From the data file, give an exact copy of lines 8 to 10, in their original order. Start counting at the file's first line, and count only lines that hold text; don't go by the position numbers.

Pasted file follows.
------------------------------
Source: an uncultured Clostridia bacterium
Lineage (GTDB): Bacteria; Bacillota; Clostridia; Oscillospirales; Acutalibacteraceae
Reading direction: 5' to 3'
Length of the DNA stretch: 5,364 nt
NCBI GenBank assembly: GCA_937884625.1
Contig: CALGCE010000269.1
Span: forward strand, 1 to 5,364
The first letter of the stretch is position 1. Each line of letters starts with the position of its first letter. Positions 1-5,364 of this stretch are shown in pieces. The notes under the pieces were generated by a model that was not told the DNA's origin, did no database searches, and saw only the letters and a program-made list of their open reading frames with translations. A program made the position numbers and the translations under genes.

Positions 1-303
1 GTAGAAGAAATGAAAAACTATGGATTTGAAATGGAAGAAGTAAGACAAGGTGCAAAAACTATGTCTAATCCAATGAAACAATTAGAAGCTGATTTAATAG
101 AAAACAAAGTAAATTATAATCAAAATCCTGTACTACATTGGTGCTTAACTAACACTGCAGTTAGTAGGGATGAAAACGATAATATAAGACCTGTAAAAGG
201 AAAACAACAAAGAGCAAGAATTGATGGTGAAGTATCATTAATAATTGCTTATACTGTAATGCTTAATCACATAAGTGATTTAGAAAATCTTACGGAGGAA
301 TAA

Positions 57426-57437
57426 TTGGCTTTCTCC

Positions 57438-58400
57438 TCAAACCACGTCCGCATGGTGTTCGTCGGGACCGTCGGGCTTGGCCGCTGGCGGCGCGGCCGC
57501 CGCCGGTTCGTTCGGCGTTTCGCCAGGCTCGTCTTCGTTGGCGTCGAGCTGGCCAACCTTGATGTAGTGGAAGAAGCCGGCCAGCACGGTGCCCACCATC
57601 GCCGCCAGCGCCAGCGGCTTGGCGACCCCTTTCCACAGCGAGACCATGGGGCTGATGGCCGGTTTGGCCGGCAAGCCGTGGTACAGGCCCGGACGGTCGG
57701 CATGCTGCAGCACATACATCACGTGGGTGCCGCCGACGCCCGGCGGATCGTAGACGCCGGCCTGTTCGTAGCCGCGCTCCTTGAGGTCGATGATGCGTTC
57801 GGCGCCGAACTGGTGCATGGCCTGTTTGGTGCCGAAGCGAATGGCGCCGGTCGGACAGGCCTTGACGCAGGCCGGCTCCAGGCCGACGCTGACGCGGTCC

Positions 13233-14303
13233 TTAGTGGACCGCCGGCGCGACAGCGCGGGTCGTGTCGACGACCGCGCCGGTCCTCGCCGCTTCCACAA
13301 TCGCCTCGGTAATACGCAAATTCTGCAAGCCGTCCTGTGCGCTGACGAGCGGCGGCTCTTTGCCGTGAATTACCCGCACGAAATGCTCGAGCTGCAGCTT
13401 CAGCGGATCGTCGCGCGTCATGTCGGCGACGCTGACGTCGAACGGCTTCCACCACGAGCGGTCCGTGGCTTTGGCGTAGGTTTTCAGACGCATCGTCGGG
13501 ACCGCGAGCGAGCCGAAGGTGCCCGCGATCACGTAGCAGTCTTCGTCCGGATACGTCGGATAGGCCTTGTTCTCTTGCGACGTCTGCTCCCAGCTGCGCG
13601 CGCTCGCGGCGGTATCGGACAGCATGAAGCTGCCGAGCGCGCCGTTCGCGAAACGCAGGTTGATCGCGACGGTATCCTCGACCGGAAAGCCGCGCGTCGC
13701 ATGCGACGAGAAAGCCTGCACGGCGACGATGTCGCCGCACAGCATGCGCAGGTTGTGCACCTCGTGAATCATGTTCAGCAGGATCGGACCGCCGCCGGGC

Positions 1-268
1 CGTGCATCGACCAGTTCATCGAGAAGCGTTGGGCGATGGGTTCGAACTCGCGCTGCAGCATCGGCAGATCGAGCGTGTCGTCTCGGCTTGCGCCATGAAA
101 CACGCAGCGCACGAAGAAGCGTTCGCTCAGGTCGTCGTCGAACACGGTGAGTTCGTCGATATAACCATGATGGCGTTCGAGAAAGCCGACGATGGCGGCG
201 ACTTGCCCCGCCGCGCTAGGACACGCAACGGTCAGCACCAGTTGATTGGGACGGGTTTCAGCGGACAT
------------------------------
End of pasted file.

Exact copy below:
The first letter of the stretch is position 1. Each line of letters starts with the position of its first letter. Positions 1-5,364 of this stretch are shown in pieces. The notes under the pieces were generated by a model that was not told the DNA's origin, did no database searches, and saw only the letters and a program-made list of their open reading frames with translations. A program made the position numbers and the translations under genes.

Positions 1-303
1 GTAGAAGAAATGAAAAACTATGGATTTGAAATGGAAGAAGTAAGACAAGGTGCAAAAACTATGTCTAATCCAATGAAACAATTAGAAGCTGATTTAATAG